Jewel-toned glass pendants, suspended by a slender, graceful cable from a sinuous silver track -- clearly, this is not your fathers track lighting. The new generation of track lighting brings design-friendly beauty to what has always been one of the most versatile lighting styles available.
When you say track lighting, some people still think of those clunky plastic fixtures with the giant light bulbs that they remember from their high school gymnasium, says Norm Brown, regional manager for Norburn Lighting & Bath Centre in Vancouver. But today s track lighting is smaller, more efficient, more flexible and more design friendly.
Track lighting has always been a great way to direct light to a precise point in your home -- from your favorite piece of artwork, to the primary work area in the kitchen. But early track lighting, with its very basic straight plastic tracks and simple plastic fixtures, didn t always complement a more creative interior design.
Modern track lighting offers more visual appeal, with slender, monorail design straight tracks, flexible track systems, cable systems and ribbon-type systems, says Tom DeCicco, marketing manager of track and surface products for Cooper Lighting of Peachtree City, Ga.
Fixture styling and the materials they are made from are ever-changing, providing countless aesthetic options for consumers, he adds.
The development of low-voltage systems, that operate at just 12 volts, instead of the standard 120 volts, has allowed manufacturers to create smaller, more visually appealing tracks and fixtures, says Joe Rey-Barreau, consulting director of education for the American Lighting Association, and a professor at the University of Kentucky.
We are seeing looks that are much more modern and futuristic, he says. Fixture styles range from glass pendant lights and metal domes, which are very popular in modern designs, to classic cylinders in a variety of colors. Ready-made tracks come in traditional linear patterns or a range of curves, waves and zig zags.
Flexible tracks and cable systems allow homeowners to customize the look by bending the track to meet their specific design needs. Tracks can even be installed on walls now, where once they were restricted to ceiling installations, Rey-Barreau notes.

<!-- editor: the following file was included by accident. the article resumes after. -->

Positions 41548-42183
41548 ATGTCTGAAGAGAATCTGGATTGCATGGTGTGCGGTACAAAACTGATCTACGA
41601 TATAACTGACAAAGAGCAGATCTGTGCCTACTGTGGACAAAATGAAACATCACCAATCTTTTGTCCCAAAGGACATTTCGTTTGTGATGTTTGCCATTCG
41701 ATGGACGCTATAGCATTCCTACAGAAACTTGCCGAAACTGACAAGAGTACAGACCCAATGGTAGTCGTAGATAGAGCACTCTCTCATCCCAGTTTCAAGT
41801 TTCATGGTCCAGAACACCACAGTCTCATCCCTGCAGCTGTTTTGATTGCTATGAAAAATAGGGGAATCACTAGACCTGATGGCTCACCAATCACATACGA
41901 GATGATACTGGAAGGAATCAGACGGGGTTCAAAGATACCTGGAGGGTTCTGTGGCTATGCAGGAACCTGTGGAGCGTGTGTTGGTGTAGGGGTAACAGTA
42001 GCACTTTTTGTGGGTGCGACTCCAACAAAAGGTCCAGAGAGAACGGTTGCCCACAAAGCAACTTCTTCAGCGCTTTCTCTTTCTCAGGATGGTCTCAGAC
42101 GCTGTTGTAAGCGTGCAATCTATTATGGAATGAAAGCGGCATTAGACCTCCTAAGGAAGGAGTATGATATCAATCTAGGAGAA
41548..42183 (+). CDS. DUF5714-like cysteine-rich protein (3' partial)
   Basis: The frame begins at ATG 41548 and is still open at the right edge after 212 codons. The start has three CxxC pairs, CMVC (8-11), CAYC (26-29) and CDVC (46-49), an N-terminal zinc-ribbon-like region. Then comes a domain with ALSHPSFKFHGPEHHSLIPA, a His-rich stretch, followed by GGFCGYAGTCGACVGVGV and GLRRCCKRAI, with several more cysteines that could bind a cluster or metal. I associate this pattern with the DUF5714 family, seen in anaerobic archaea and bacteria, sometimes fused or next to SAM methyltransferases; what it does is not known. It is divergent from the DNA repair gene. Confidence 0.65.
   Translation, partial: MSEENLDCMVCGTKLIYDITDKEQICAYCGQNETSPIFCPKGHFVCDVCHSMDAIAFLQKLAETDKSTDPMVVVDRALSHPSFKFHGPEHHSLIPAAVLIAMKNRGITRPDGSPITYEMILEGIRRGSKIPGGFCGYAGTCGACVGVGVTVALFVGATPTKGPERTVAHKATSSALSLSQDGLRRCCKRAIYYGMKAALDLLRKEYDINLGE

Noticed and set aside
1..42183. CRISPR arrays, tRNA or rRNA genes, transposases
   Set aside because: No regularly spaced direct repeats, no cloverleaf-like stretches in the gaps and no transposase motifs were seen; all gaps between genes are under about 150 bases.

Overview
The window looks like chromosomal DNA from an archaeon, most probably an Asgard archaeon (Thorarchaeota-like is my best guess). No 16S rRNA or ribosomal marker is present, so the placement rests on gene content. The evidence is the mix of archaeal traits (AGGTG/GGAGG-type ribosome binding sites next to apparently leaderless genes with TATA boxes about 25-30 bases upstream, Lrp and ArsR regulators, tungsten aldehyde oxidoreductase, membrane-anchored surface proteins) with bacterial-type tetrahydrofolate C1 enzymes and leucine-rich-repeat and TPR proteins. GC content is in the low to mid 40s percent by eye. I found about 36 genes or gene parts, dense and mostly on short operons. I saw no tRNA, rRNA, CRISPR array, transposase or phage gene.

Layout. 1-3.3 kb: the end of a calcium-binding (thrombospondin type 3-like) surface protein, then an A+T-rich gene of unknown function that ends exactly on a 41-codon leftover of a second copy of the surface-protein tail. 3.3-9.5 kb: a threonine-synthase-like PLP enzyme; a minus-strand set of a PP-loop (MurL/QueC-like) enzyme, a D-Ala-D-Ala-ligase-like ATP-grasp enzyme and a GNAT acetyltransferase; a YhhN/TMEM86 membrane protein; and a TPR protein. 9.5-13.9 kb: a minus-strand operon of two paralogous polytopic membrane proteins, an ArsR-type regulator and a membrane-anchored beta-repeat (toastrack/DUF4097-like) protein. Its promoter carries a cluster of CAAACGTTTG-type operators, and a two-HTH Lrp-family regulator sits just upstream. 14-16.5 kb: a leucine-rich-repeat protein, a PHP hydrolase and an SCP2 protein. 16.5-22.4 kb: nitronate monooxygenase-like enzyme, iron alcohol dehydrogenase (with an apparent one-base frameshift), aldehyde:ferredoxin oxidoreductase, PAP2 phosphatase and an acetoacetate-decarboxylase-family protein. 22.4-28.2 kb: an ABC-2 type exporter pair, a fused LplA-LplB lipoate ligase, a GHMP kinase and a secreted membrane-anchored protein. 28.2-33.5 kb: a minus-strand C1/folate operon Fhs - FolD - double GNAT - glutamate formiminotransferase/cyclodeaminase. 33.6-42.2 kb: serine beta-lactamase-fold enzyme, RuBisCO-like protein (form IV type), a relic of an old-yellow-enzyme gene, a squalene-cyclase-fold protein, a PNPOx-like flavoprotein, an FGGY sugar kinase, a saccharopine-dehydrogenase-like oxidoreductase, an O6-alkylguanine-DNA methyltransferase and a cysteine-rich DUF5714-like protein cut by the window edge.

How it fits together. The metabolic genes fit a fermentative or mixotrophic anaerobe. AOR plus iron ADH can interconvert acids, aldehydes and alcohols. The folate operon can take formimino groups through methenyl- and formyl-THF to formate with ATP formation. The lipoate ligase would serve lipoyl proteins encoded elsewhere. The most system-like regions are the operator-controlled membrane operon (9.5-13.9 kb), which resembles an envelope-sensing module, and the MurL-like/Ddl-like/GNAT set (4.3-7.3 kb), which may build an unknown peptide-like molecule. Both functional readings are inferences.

The advent of monorail track and wire cable systems has revolutionized track lighting, Brown says. For example, many homeowners are using the new cable systems to solve a typical home decorating problem -- positioning of the dining room light fixture. Builders always offset the fixtures. In the past, homeowners had to choose between not standing up straight near their dining room lights, or creating the dreaded swag effect by looping the light cord and adding a hook in the ceiling to move the light where they wanted it. Modern track lighting solves that problem by allowing you to adapt your fixture to a cable track system that moves the light to exactly the right spot, Brown says.
Track lighting is a very viable product to solve lighting problems in existing homes, he says. Every type of track lighting does the same important thing -- it delivers electricity to where you want the light, and delivers light to some feature you want to draw the eye to.
Updating your interior design with new track lighting can be easy. Confident do-it-yourselfers can tap a wide range of track kits that simplify installation as well as design decisions. Or, you may opt to simply switch out your old fixtures. Most major manufacturers are designing their new fixtures to fit into older tracks, Brown says. To find out what new fixtures may be available for your old track, look for the manufacturer s name inside the light fixture, he suggests.
The experts agree -- the future of track lighting is brighter, more efficient and flexible fixtures. Technology like Light Emitting Diodes will boost a bulb s usable life from about 2,000 hours per year to well over 100,000 hours, Brown predicts.
Miniaturization continues, Rey-Barreau adds. We are seeing bulbs as small as 3/8 inch in diameter that produce an amazing punch of light in a very small package. Courtesy of ARA Content.